Families, lawmakers seek answers on Michigan's COVID-19 nursing home death toll
The last time Beverly Fields was able to talk to her husband, James, he was in the hospital. The call happened over FaceTime with the assistance of a nurse. James couldn't open his eyes.
"I only wish I could see his eyes open," Beverly said five weeks later.
James Fields, who was 81 years old and loved boating and scuba diving, spent weeks in a Livingston County nursing home before testing positive for the coronavirus. He died at an Ann Arbor hospital on April 24.
Beverly, 69, of Brighton said she believes her husband of 48 years contracted the virus in the nursing home after a hospital stay ended with him being sent there for further care during the pandemic.
Stories like that of James Fields are gaining attention in Lansing as Michigan lawmakers question whether policies of Gov. Gretchen Whitmer's administration formed to guide nursing homes' handling of individuals with COVID-19 led to further spread of the virus among one of the state's most vulnerable populations.
Members of Whitmer's administration and nursing home industry officials said the policies attempted to make the best of a bad and dangerous situation.Facilities weren't forced to take individuals with COVID-19 the facilities didn't believe they were prepared to care for, Whitmer told WJR-AM's Frank Beckmann on Thursday.
“If they chose to, they had to have isolation,” the governor added.
The cases in nursing homes also reflected the spread of the virus in the surrounding area, industry officials said.
"Any death of an elderly (person) in a long-term care setting is devastating, and it's incredibly difficult for providers," said Melissa Samuel, president of the Health Care Association of Michigan, which represents nursing homes. "But COVID is in buildings because it was so prevalent in the community."
With a limited number of residential options available, the Michigan Department of Health and Human Services created a policy geared around providing infection control for nursing facility residents, department spokeswoman Lynn Sutfin said.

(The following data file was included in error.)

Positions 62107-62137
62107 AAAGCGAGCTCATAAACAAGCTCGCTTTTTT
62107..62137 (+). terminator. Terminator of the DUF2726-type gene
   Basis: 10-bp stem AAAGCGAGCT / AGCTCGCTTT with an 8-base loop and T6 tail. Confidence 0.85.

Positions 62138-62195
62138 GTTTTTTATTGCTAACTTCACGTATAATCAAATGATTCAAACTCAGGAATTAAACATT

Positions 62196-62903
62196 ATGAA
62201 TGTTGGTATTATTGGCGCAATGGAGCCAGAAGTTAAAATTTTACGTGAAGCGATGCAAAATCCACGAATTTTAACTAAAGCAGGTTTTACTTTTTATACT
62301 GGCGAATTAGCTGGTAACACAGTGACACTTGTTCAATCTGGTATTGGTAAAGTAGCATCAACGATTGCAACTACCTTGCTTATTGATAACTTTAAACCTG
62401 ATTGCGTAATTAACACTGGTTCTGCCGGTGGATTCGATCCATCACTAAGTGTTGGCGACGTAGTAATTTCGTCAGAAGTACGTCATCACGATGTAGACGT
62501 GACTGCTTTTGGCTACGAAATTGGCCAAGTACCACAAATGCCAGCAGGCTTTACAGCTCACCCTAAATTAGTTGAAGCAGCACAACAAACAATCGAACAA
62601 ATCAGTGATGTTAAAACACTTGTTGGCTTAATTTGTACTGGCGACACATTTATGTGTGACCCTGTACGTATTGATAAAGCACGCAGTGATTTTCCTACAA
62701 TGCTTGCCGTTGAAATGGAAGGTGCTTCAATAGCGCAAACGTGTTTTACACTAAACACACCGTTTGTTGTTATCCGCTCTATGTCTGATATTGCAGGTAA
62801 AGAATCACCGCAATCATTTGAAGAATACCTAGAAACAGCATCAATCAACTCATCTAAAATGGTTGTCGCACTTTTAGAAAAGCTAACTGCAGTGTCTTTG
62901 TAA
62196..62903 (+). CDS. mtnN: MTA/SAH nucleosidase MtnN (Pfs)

"We continue to assess the policy’s effectiveness and to consider improvements, working with skilled nursing facilities, our state partners, local health departments and the Legislature," Sutfin said.
Others, including lawmakers on both sides of the aisle, aren't sure about the policy's effectiveness. The Michigan Senate Oversight Committee has launched a weeks-long inquiry. The lawmakers question whether the Whitmer administration's decision to allow individuals with COVID-19 to be housed in the same facilities as other elderly individuals helped spread the virus.
Sen. Peter Lucido, R-Shelby Township, who serves on the Oversight Committee, said he sees nothing in the situation but "a soup of a disaster." He has called for a ban on the practice of placing individuals with COVID-19 in nursing homes.
The anxiety level of people with family members in the facilities is through the roof, he said, as restrictions on visitors are in place to stem the spread of the virus.
"The most vulnerable cannot fight back," Lucido said. "They can't get into the nursing home and that person can't get out. Therefore, they're left with only desperation and despair."
During a May 27 oversight hearing, Lucido pressed Robert Gordon, director of the state Department of Health and Human Services, on keeping individuals with COVID-19 in the same facilities as those without it.
"If the governor's correct that there may be another wave ... why don't we go make a ground zero so we don't have to go ahead and worry about how many are dying by putting the same people in the facility of which they're supposed to be protected?" Lucido asked.
Gordon responded: "I think we're doing everything in our power to protect people who don't have COVID from getting infected by people who do given the facilities that we have and given the need to treat people in facilities that are appropriate for them."
Policies in the spotlight
As of Thursday, Michigan had tracked 5,600 COVID-19 cases in the state's nursing homes and 1,505 deaths linked to the virus with about 93% of facilities reporting. That death toll represented about 27% of the COVID-19 deaths at that point.
Michigan has had 2,297 COVID-19 deaths in Michigan nursing homes, according to "preliminary" data from the federal Centers for Medicare and Medicaid Services. The figure would represent 41% of total confirmed deaths if it goes unchanged. But state health department spokeswoman Sutfin said the federal numbers weren't accurate.
The department is "currently in the process of reaching out to each of Michigan’s nursing facilities individually by telephone to manually verify their cumulative data on cases and deaths. We will share the results of that reporting by the end of this week," she said.
As COVID-19 emerged in Michigan, state officials faced weighty decisions on how to handle nursing home residents and individuals in need of long-term care who had the virus or who were leaving hospitals stretched for capacity.
Whitmer issued an initial executive order on COVID-19 in long-term care facilities on April 15 — 36 days after the state confirmed its first cases of the virus.
Under the order, the Michigan Department of Health and Human Services designated regional hubs — existing nursing home facilities that had the ability to care for individuals with COVID-19 in isolated areas within their buildings.